Ontario reported 977 new COVID-19 cases on Sunday, as nine new deaths were recorded for the third straight day.
The daily case count recorded over the past 24 hours marked the fourth-highest daily tally recorded in the province since the pandemic began.
Sunday's numbers showed 350 people in the province are being treated in hospital with 72 of them in intensive care and 46 on ventilators.
Of the 350 hospitalizations, 30 came in the last day.
The bulk of the new cases remained concentrated in four regions long-identified a COVID-19 hot spots.
Provincial figures showed 279 of the latest cases were reported in Toronto, 238 in neighbouring Peel Region, 130 in Ottawa and 113 in York Region.
The seven-day average of new daily cases, a measure that helps provide a clearer view of longer-term trends, now sits at 904, marking a slight drop from Saturday.
Meanwhile, Health Minister Christine Elliott said on Sunday that the province has conducted more than 37,100 tests since the last daily report, well below capacity.
A number of other areas saw double-digit increases as well:
Durham Region: 31
Waterloo Region: 26.
Brant County: 25 — An increase of 22 from Saturday.
Simcoe Muskoka: 23
Halton Region: 16.
The new data brings Ontario's death toll to 3,145 victims and means 65,581 of 76,707 cases have been resolved.
The update comes after 1,015 cases were reported on Saturday, the second-highest number recorded since the outbreak began in late January.
Brampton's positivity rate hits 9.6%
Meanwhile, health officials and even Brampton's mayor are sounding the alarm over the city's 9.6 per cent test positivity rate.
At 9.6 per cent, this week's Peel Health surveillance report shows an increase of 1.5 per cent over last week, but experts say if the positivity rate is five per cent, transmission rates are considered under control.
Brampton Mayor Patrick Brown says the city has one of the highest percentages of essential workers which contributes to the high case counts the city is seeing.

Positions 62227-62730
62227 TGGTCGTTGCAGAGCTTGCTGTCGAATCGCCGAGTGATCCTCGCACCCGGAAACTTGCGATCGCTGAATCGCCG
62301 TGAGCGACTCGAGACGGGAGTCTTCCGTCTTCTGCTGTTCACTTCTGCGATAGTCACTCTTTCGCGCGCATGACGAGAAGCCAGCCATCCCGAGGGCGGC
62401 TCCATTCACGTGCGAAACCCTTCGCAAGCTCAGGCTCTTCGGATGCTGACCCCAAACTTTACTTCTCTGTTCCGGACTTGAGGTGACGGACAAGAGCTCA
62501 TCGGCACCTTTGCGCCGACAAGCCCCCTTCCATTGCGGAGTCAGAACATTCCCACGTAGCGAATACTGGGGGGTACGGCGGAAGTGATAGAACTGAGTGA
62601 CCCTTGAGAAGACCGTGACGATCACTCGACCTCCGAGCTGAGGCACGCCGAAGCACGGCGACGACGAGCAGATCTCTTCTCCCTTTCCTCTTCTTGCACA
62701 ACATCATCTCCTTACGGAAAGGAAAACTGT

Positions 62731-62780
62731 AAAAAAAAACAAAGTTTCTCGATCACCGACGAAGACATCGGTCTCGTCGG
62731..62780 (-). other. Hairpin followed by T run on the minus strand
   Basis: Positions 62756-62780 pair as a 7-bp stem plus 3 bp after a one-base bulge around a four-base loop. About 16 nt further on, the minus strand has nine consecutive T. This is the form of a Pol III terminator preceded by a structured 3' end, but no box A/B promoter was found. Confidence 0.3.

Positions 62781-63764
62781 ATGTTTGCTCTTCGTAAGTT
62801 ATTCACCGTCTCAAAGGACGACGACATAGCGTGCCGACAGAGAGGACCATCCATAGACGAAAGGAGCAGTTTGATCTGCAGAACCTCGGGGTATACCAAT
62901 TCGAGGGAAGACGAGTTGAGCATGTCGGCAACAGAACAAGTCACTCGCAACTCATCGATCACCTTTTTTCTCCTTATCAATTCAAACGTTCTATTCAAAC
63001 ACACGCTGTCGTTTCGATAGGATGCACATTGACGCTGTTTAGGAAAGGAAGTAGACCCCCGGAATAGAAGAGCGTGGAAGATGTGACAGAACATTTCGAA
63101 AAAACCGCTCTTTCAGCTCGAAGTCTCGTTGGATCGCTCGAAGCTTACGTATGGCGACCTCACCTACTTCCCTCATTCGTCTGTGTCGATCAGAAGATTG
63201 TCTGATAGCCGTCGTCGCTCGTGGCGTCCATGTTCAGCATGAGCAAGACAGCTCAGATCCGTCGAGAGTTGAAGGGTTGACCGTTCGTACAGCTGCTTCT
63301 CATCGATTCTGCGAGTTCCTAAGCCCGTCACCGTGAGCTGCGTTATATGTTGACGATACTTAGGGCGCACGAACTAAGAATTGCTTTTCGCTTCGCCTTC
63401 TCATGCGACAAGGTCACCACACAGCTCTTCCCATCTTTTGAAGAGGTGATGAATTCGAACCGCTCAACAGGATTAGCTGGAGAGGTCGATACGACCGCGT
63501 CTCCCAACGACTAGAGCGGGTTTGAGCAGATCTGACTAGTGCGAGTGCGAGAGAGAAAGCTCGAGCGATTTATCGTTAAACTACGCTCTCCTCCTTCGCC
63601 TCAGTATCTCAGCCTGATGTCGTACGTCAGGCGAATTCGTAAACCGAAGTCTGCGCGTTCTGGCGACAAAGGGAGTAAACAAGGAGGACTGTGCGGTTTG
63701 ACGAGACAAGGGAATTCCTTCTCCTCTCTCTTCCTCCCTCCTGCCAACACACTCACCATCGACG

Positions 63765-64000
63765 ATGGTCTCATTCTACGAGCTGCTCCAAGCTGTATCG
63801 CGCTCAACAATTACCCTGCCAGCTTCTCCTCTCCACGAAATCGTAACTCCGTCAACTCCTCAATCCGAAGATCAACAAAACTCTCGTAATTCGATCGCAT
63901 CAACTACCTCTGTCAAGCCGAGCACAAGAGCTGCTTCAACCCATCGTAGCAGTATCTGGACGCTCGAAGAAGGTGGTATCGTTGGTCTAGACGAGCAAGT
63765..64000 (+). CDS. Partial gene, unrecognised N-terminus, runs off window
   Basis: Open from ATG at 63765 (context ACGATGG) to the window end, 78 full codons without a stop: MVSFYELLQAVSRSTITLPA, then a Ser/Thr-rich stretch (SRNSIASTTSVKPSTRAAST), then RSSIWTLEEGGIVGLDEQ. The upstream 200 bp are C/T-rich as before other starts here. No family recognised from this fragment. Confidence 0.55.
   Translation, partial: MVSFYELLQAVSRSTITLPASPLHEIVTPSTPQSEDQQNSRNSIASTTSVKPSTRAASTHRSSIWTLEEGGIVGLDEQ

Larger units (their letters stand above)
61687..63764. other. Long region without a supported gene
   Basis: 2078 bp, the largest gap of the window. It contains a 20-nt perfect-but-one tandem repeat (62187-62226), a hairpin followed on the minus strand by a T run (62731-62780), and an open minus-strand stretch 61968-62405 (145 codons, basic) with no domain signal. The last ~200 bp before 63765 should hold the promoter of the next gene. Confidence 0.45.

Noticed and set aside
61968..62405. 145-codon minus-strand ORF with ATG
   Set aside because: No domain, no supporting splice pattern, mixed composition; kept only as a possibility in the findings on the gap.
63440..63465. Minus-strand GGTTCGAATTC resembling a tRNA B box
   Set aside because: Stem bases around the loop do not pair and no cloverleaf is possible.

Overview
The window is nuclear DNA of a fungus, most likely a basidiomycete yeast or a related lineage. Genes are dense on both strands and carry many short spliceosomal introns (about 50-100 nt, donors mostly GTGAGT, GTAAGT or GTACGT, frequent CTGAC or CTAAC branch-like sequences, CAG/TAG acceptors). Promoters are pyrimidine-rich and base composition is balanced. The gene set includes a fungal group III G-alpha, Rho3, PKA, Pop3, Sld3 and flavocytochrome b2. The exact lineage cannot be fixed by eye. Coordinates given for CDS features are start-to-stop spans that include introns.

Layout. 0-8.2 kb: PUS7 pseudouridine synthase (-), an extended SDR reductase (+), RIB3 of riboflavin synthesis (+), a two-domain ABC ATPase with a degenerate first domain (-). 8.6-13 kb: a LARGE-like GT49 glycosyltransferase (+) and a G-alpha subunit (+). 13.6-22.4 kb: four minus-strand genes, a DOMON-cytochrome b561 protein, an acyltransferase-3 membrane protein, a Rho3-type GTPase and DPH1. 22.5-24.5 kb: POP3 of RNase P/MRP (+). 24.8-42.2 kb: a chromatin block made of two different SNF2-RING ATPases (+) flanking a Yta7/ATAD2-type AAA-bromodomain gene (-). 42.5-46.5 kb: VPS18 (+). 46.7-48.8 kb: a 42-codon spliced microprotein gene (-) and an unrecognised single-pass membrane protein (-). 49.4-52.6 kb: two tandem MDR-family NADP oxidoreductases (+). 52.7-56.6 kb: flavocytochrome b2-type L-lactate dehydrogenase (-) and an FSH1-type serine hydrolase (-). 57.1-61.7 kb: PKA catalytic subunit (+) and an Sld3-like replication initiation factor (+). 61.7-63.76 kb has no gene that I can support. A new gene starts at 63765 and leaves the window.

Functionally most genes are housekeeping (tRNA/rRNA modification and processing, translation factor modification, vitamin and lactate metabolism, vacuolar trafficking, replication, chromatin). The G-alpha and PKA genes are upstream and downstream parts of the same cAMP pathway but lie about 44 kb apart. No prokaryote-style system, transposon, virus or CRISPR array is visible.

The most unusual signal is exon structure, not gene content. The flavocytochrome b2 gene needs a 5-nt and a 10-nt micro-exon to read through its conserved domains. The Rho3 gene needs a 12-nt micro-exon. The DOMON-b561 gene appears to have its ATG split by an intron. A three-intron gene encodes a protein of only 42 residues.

"We have a greater number of essential workers. We have 11,000 people working in transportation logistics, 8,500 working in food processing," Brown said.
On Saturday, Public Health Ontario reported 282 new COVID-19 cases in Peel, a record high for the region.
Officials project between 800 and 1,200 new cases daily
The numbers trending upwards for Ontario comes days after health officials unveiled new projections for the virus's outlook and said the province will likely be heading in the right direction despite numbers that have remained high over the past week.
The numbers also mirror projections made by health officials that have predicted Ontario would likely settle into a range of 800 to 1,200 new daily cases for the next several weeks.
"Most indicators are showing slow in growth in COVID-19 cases, the trajectory appears to be moving away from the worst case, but cases are continuing to climb," said Dr. Adalsteinn Brown, the dean of the Dalla Lana School of Public Health at the University of Toronto and one of the people who helped guide the analysis.
"So this is not that we have crested and are now coming back down the other side of the epidemic curve -- we're just getting to a slower period of growth within that curve."
Still, Ford said Friday that he was mulling lifting some of the regulations meant to quell the spread of COVID-19 in hot spots including Ottawa, Toronto, Peel and York.
The 28-day restrictions closed gyms and banned indoor dining at restaurants and bars, angering the business community who complained shutdowns were killing their companies.
Ford insisted the closures were the right thing to do.
The province is still far from being rid of the virus and hospitals remain under siege from outbreaks.
Metrolinx bus driver tests positive for COVID-19
Meanwhile, a Metrolinx bus operator has tested positive for COVID-19, according to Anne Marie Aikins, a spokesperson for the company.
Aikins said the driver covers GO Bus Route 36 between Brampton and York Mills.
The last day of work for the driver was Oct. 25.
Aikins said of over 4,300 Metrolinx employees, 21 have tested positive for COVID-19 and all have recovered or are recovering at home. Four of those employees have tested positive in the past week.
"The pattern of infections [in Ontario] certainly mirrors in our organization as well, except that the numbers are much lower," Aikins said in an interview with CBC Toronto Sunday.
She added that all appear to have contracted the virus outside of the workplace and not while taking transit or at a worksite.
Ontario sees 30% drop in PSWs, union says
Meanwhile, the largest union representing front-line workers in Ontario's long-term care homes says there are now 30 per cent fewer workers than before the pandemic.
Sharleen Stewart, head of SEIU Healthcare, which represents more than 60,000 front-line health-care workers in Ontario, says personal support workers (PSWs) have left in droves since May and are not coming back.
She blames the poor pay for personal support workers and the dearth of full-time jobs.
Stewart says most jobs for PSWs in both for-profit and non-profit homes across the province are part time.
Her comments came in recent testimony before the Long-Term Care COVID-19 Commission.
The commission is investigating how the novel coronavirus spread in the long-term care system and will submit its final report on April 30, 2021.